Effects of Cigarette Smoking on Your Vision

It has been scientifically proven that smoking causes cancer and cardiovascular disease. Have you ever wondered if smoking or second-hand smoke affects your eyes? The average cigarette contains over 4000 chemicals and additives which not only have detrimental effects on the body and lungs, but also on the eyes.

Studies have shown that when children are exposed to smoke, there is a risk of developing allergic conjunctivitis (red, itchy, watery eyes – basically eye allergies). Studies have also shown that mothers who smoke while pregnant have a 6.55% chance of causing their child to have a condition called strabismus (turned or crossed eye) as well as have underdeveloped optic nerves (which is a cause of blindness). If a child does end up having strabismus, surgery can be performed to make the eye cosmetically more appealing (the eyes look straight). Vision can become normal however there is a high chance that the eye will be permanently impaired because the brain cannot form proper connections with the optic nerve. After surgery, even though the eye looks straight, there is a chance it will still not see properly.

Prolonged exposure to cigarette smoking in adults can cause cataracts (yellowing or clouding of the lens). Studies have shown that people who smoke develop cataracts at a much quicker rate than non-smokers.

By smoking, the risk of having an inflammatory reaction in the middle section of the eye (the uvea) is increased by 2.2 times. This causes a painful condition in the eye known as uveitis. Furthermore, this can lead to even more complicating conditions such as glaucoma or a retinal detachment after a period of time.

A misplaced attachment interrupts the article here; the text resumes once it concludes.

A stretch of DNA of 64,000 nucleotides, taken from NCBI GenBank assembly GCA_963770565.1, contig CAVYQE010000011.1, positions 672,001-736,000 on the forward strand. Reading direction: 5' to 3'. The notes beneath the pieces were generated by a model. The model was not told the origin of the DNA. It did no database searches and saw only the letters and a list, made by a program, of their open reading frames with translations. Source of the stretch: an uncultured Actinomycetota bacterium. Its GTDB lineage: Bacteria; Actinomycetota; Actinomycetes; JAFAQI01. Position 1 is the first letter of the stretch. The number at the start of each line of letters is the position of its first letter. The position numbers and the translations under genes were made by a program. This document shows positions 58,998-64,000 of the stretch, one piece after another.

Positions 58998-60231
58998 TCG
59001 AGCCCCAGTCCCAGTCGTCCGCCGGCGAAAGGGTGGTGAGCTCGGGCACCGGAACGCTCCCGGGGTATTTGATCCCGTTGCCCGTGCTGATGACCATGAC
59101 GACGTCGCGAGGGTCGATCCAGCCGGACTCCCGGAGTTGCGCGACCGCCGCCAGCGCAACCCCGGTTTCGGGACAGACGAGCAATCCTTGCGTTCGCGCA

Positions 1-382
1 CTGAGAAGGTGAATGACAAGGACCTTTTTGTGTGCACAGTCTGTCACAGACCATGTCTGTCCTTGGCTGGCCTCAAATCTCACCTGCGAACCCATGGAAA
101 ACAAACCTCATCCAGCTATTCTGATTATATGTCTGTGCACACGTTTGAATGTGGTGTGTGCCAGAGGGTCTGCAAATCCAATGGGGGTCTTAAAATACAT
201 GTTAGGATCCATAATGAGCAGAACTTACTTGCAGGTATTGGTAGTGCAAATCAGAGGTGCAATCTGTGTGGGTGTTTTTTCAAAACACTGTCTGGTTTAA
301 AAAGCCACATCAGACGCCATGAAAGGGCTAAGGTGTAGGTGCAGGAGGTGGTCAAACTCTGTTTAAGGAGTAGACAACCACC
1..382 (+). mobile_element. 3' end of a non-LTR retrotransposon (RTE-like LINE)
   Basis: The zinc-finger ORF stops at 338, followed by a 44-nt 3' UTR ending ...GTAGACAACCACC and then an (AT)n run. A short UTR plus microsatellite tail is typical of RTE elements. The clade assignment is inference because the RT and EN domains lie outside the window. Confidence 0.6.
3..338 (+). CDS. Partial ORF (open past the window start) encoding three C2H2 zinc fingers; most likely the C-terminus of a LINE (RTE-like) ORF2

The most commonly known association is that between smoking and the increased risk of macular degeneration (which causes wavy central vision affecting reading/driving and distinguishing faces). There is triple the risk of developing macular degeneration in those who smoke compared to non-smokers.

Dry eye is also increased in smokers (twice as high) because smoking causes changes to the lipid (fat) layer of the tear film on the eye. This can result in red, itchy, watery, and irritated eyes.

The good news is that decreasing smoking (or eliminating exposure to it) at any age is the main way in which to prevent or reduce your risk of ocular disorders associated with smoking. Even with decreased smoking or quitting smoking entirely, the eyes heal slowly and can take a few years to recover from the harmful effects that smoking causes to the eye.

If you have any further questions about how smoking can affect your vision, feel free to ask one of our qualified Optometrists.